Context.—Assessment of customer satisfaction is a vital component of the laboratory quality improvement program.
Objective.—To survey the level of physician satisfaction with hospital clinical laboratory services.
Design.—Participating institutions provided demographic information and survey results of physician satisfaction, with specific features of clinical laboratory services individually rated on a scale of 5 (excellent) to 1 (poor).
Results.—Eighty-one institutions submitted 2425 surveys. The median overall satisfaction score was 4.2 (10th percentile, 3.6; 90th percentile, 4.6). Of the 16 surveyed areas receiving the highest percentage of excellent/good ratings (combined scores of 4 and 5), quality of results was highest along with test menu adequacy, staff courtesy, and overall satisfaction. Of the 4 categories receiving the lowest percentage values of excellent/good ratings, 3 were related to turnaround time for inpatient “STAT” (tests performed immediately), outpatient STAT, and esoteric tests. The fourth was a new category presented in this survey: ease of electronic order entry. Here, 11.4% (241 of 2121) of physicians assigned below-average (2) or poor (1) scores. The 5 categories deemed most important to physicians included quality of results, turnaround times for inpatient STAT, routine, and outpatient STAT tests, and clinical report format. Overall satisfaction as measured by physician willingness to recommend their laboratory to another physician remains high at 94.5% (2160 of 2286 respondents).
Conclusions.—There is a continued trend of high physician satisfaction and loyalty with clinical laboratory services. Physician dissatisfaction with ease of electronic order entry represents a new challenge. Test turnaround times are persistent areas of dissatisfaction, representing areas for improvement.
As physicians are the primary customers of the clinical laboratory, it is important for laboratories to assess physician satisfaction with services that are being provided. Both the College of American Pathologists (CAPs) Laboratory Accreditation Program and The Joint Commission recognize the importance of customer satisfaction as part of their respective accreditation programs. The CAP Laboratory Accreditation Program requires institutions to measure customer satisfaction (ie, physicians, clients or patients) with laboratory services at least once during each 2-year inspection cycle (GEN.20335).1 The Joint Commission requires laboratories to identify opportunities for improvement by collecting data from “internal sources such as staff,” in addition to monitoring communication processes such as “efficient transfer of information, completeness of test requisition, timeliness of reporting results, and accuracy of reports.” 2 Surveying end-users for their satisfaction with laboratory services provides meaningful reinforcement on areas of strength and opportunities to identify areas of weakness in need of quality improvement. Assessing physician satisfaction with laboratory services is an important component of a laboratory quality improvement program.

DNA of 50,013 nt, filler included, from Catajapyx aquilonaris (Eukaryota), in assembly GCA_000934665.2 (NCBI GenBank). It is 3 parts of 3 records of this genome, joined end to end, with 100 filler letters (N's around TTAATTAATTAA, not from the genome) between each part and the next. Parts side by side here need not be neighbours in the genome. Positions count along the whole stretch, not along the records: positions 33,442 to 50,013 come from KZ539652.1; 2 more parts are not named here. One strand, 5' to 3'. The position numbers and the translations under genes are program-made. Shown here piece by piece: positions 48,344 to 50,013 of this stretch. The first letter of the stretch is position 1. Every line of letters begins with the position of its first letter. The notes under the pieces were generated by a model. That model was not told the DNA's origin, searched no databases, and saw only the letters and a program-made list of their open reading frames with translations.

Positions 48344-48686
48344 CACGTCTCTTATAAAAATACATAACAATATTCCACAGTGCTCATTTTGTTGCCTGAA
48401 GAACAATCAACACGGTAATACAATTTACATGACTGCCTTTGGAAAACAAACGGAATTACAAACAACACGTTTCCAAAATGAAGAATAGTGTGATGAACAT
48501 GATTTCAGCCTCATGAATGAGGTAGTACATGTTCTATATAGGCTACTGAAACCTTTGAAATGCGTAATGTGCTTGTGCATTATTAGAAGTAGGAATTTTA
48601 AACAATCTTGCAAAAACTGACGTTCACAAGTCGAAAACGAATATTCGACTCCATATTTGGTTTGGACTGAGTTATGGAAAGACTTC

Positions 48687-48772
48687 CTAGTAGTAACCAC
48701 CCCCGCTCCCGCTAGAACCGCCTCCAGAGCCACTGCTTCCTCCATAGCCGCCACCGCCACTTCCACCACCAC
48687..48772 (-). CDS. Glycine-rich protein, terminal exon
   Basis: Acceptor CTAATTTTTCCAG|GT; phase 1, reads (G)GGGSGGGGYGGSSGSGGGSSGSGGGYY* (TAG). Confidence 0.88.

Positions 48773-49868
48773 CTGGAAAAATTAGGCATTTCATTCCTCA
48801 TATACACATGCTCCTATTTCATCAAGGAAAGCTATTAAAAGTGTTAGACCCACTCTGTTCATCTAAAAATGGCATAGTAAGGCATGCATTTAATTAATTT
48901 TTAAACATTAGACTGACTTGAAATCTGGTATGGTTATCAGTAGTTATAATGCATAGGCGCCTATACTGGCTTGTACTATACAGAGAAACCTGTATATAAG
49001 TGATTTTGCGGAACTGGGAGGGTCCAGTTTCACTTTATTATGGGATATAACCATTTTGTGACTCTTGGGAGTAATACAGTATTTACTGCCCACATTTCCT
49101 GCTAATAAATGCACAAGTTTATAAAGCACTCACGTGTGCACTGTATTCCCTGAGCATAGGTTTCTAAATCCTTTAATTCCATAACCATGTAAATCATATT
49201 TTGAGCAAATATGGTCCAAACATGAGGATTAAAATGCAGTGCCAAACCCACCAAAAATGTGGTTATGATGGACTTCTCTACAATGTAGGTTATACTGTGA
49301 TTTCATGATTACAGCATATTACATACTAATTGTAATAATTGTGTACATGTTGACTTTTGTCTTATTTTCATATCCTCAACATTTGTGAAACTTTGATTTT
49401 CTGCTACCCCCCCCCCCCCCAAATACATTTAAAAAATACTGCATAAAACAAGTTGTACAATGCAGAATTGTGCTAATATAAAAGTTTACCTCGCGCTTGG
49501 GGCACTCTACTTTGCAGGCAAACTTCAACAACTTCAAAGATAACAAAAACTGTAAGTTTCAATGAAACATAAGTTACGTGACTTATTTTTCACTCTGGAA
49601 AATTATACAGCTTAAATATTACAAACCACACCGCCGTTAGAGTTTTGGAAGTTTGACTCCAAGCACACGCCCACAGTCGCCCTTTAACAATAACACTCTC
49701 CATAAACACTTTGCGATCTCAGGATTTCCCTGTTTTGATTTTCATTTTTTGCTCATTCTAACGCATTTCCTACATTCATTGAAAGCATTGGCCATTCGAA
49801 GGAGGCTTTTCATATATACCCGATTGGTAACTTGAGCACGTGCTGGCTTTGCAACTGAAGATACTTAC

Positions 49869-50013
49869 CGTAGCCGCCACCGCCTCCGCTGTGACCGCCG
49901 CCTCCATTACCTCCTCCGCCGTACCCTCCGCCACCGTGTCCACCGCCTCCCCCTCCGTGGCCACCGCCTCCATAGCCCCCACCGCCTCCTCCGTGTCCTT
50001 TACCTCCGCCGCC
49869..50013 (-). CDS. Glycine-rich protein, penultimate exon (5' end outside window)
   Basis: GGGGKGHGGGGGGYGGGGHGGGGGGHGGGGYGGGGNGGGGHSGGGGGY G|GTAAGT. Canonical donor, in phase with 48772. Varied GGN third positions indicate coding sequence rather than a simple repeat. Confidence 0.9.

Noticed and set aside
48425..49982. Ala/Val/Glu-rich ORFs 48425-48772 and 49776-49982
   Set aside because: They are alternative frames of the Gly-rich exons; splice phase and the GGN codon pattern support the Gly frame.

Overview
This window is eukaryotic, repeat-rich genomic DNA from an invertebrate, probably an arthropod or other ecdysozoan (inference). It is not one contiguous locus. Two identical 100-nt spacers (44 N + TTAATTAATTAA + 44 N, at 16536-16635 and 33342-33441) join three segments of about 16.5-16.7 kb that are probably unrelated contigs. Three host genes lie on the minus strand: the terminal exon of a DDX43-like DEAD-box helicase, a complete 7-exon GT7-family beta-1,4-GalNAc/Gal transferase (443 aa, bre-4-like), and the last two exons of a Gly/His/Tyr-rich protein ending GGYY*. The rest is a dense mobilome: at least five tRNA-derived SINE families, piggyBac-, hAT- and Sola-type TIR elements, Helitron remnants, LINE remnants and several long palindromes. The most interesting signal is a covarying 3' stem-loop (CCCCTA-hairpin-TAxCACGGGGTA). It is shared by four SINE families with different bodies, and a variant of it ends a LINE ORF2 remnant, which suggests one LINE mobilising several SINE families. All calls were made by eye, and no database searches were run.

CAP Q-Probes is a laboratory quality improvement program designed to assist laboratories in assessing their own quality through benchmarking. Data resulting from Q-Probes studies have also been used to produce numerous publications that define benchmarks for use across many aspects of pathology and laboratory medicine.3 A standardized survey tool for assessing customer satisfaction with clinical laboratory services is part of the Q-Probes program, with previous studies examining physician satisfaction performed in 1999,4 2002,5 and 2007.6 The 2007 study reported an overall physician satisfaction score for clinical laboratory services of 4.1 (on a scale of 1 [poor] to 5 [excellent]). The 2002 and 1999 studies reported overall physician satisfaction scores of 4.0.
The practice of laboratory medicine continues to change. New reimbursement models and new or expanded electronic health records and laboratory information systems are being developed, and the breadth of available laboratory tests continues to grow.7,8 Repeated assessment of key elements of clinical laboratory quality is imperative for comparison of results over time and evaluation of the relative success of interventions. Carefully selected additions to the surveyed elements may be considered given changes in the practice of laboratory medicine. Any additional elements should reflect aspects of service that are pertinent to customers and provide relevant and timely feedback on evolving practice areas.
MATERIALS AND METHODS
During the third quarter of 2014, subscribers in the voluntary CAP Q-Probes program collected data for this study. All participating laboratories completed a general questionnaire outlining laboratory characteristics, demographic data, and scope of service. These data were necessary to standardize benchmarking and allow comparison of the satisfaction survey results between laboratories.